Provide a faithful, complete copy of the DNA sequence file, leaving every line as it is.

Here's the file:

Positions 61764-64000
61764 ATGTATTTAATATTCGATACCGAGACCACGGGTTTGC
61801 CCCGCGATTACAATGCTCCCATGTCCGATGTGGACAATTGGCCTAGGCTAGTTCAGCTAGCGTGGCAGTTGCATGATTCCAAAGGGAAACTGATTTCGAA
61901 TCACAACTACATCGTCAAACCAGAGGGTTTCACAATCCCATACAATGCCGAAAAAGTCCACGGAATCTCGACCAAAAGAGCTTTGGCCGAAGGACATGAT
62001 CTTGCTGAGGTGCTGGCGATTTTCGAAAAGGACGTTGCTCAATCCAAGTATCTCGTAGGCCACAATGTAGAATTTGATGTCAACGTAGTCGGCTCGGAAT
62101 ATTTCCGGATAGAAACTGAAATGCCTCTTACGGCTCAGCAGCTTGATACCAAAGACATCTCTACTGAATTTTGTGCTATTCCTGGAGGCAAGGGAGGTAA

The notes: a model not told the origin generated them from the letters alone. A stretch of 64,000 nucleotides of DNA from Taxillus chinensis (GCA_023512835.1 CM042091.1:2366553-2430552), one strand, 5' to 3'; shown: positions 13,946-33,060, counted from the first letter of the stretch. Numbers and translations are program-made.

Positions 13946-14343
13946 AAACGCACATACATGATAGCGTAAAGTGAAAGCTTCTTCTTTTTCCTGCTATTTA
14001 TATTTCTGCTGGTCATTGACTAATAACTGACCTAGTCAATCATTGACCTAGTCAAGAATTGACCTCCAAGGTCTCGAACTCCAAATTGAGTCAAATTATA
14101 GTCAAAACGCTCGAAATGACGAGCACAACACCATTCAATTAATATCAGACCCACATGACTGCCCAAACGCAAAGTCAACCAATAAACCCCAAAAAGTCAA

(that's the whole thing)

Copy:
Positions 61764-64000
61764 ATGTATTTAATATTCGATACCGAGACCACGGGTTTGC
61801 CCCGCGATTACAATGCTCCCATGTCCGATGTGGACAATTGGCCTAGGCTAGTTCAGCTAGCGTGGCAGTTGCATGATTCCAAAGGGAAACTGATTTCGAA
61901 TCACAACTACATCGTCAAACCAGAGGGTTTCACAATCCCATACAATGCCGAAAAAGTCCACGGAATCTCGACCAAAAGAGCTTTGGCCGAAGGACATGAT
62001 CTTGCTGAGGTGCTGGCGATTTTCGAAAAGGACGTTGCTCAATCCAAGTATCTCGTAGGCCACAATGTAGAATTTGATGTCAACGTAGTCGGCTCGGAAT
62101 ATTTCCGGATAGAAACTGAAATGCCTCTTACGGCTCAGCAGCTTGATACCAAAGACATCTCTACTGAATTTTGTGCTATTCCTGGAGGCAAGGGAGGTAA

The notes: a model not told the origin generated them from the letters alone. A stretch of 64,000 nucleotides of DNA from Taxillus chinensis (GCA_023512835.1 CM042091.1:2366553-2430552), one strand, 5' to 3'; shown: positions 13,946-33,060, counted from the first letter of the stretch. Numbers and translations are program-made.

Positions 13946-14343
13946 AAACGCACATACATGATAGCGTAAAGTGAAAGCTTCTTCTTTTTCCTGCTATTTA
14001 TATTTCTGCTGGTCATTGACTAATAACTGACCTAGTCAATCATTGACCTAGTCAAGAATTGACCTCCAAGGTCTCGAACTCCAAATTGAGTCAAATTATA
14101 GTCAAAACGCTCGAAATGACGAGCACAACACCATTCAATTAATATCAGACCCACATGACTGCCCAAACGCAAAGTCAACCAATAAACCCCAAAAAGTCAA